Area residents had an opportunity Thursday to ask questions about school construction, funding and property tax relief following a meeting that outlined the progress of the additional 1 percent sales tax County voters approved on Nov. 4, 2014.

School administrators, architects of building plans at Leavelle McCampbell Middle School, Aiken High and North Augusta High, and the construction contractor answered questions about safety, traffic, plans for growth and distribution of the tax revenue from people attending the meeting at schools across the county.

The meeting, held at the Aiken County Public Schools Cabinet Room in Aiken, was broadcast to each of the five areas in the district.

Revenue from the sales tax must be used to construct, rebuild and renovate five schools – Leavelle McCampbell Middle, Aiken High, North Augusta High, Ridge Spring-Monetta K through 12 campus and the Aiken County Career and Technology Center.

In addition, 10 percent of the tax revenue must be used to provide property tax relief for county residents.

Aiken County’s Deputy Superintendent Dr. Shawn Foster responded to a question about safety measures incorporated into the new projects.

All of the projects will have been designed with a front air lock system that will direct parents and visitors in one direction to the front office before they are able to enter any other areas of the main building.

“Safety is our top priority,” Foster said. “Our first and foremost goal is to ensure that all of our students are safe getting to school, while they’re at school and on their way home.”

Foster also answered a question about future growth at the new and reconstructed schools so that mobile units will not be needed as classrooms.

At the new Leavelle McCampbell Middle, four collaboration classrooms where students can work together on projects have been designed at the end of each hallway, Foster said.

“If we experience growth and an influx of students, those spaces can be converted to classrooms quickly and economically,” Foster said.

Responding to another question, Donnie Love, an architect with McMillan, Pazdan, Smith, which designed Leavelle McCampbell, said the two-story school will have an elevator.

“Elevators are now required in all public buildings, including schools and other governmental agencies,” he said.

Love also responded to a question from Midland Valley High about how the new Leavelle McCampbell Middle School, which will be built adjacent to Byrd Elementary in Graniteville, might impact traffic on Bettis Academy Road.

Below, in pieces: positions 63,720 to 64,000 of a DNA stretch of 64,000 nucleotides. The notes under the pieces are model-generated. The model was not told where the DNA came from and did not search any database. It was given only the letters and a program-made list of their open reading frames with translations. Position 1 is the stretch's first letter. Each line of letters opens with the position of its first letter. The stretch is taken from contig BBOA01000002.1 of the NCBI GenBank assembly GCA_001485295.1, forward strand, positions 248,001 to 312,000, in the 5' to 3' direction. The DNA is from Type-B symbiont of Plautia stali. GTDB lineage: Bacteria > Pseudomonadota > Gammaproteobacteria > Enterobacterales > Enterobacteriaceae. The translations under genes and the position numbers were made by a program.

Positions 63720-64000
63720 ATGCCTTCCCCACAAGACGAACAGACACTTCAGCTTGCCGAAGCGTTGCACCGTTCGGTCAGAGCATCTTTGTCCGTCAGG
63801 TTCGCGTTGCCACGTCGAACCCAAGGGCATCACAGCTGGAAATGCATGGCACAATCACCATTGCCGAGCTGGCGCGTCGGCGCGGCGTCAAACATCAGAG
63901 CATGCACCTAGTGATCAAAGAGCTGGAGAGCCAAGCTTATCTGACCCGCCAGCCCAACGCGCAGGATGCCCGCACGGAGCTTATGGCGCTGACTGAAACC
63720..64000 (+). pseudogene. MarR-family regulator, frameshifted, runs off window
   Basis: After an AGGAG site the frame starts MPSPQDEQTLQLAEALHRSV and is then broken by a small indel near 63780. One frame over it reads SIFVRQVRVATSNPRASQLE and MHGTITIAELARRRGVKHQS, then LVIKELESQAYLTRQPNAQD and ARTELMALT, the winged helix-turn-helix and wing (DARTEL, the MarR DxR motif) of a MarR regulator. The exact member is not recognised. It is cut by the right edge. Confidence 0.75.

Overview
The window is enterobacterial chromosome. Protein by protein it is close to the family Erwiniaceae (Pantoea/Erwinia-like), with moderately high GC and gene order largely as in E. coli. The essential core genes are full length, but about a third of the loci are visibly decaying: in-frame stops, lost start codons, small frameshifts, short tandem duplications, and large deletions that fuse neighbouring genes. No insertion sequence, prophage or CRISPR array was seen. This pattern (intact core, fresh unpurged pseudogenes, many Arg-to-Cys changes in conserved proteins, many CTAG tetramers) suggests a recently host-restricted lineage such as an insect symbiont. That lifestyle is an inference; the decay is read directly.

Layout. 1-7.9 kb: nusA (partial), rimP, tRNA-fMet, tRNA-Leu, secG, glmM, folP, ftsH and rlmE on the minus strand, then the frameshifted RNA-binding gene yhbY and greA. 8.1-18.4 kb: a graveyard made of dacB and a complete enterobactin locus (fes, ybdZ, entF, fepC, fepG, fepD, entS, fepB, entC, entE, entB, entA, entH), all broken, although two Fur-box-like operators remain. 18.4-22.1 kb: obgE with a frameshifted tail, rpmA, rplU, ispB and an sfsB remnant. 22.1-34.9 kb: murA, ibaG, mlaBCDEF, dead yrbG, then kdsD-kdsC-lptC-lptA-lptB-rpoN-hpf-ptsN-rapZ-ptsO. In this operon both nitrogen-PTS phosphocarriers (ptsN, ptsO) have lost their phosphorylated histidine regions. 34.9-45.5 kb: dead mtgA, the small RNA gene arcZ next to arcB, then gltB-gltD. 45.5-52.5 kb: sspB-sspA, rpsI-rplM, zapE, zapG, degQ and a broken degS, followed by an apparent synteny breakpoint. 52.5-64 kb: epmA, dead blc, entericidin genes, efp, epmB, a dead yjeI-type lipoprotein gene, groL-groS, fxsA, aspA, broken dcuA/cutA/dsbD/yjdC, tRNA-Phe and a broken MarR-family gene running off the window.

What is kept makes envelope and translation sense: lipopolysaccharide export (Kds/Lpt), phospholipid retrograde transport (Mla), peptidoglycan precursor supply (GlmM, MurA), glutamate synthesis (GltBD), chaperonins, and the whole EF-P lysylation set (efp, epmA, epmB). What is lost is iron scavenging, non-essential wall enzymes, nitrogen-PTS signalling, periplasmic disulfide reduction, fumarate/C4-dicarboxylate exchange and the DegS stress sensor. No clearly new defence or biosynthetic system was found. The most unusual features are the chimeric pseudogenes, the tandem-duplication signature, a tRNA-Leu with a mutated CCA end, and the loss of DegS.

“Currently, the plan is to continue to use the existing road system that goes into Byrd Elementary school,” Love said.

He added that a traffic study, which is in the process of being finalized, will determine traffic patterns and whether additional lanes or traffic signals will be needed.

Aiken County School District Comptroller Tray Traxler, answering a question from Midland Valley High, said all of the schools that will benefit from the sales tax revenue will not receive the same amount of money to fund the projects.

The distribution will be based on need and projected cost but will not be equal per school, Traxler said.

“High schools cost more to renovate and build than other schools,” he said. “The majority of funds will go to North Augusta High and to Aiken High School.”

Foster answered a question that asked if any other schools would benefit from the sales tax.

The revenue from the sales tax initiative was designated for the five specific projects only, he said; however, with those projects funded, the District can use other funding to address maintenance needs at facilities across the county.

“We’re now able to free up dollars to address needs a lot sooner than we would have been able to do before the passage of the sales tax,” Foster said.

Responding to a question about plans for the Ridge Spring-Monetta K through 12 campus and the Career Center, Foster said they will be phased in as funds become available.

“As we complete projects, we’ll add those other projects,” he said. “We have not forgotten about Ridge Spring-Monetta or the Career Center.”

Foster said plans for Ridge Spring-Monetta will include input from all stakeholders.

“We will use the same process we used for these current projects,” he said. “We includes teachers, community members, parents – everyone.”

Traxler answered a question from Ridge Spring-Monetta High, asking whether the sales tax increase applied to Saluda County, a small part of which is included in the Aiken County School District.

“The answer to that is no,” Traxler said. “This tax is specific to Aiken County, collected in Aiken County, and the property tax relief, according to the legislation that allows it, is applied to Aiken County residents.”

Answering a question about construction challenges, Jeffrey Reynolds, of Reynolds Construction, said, “I don’t see a whole lot of challenges. I see opportunities. We’re excited about getting started.”

A native of Aiken, Larry Wood covers education for the Aiken Standard.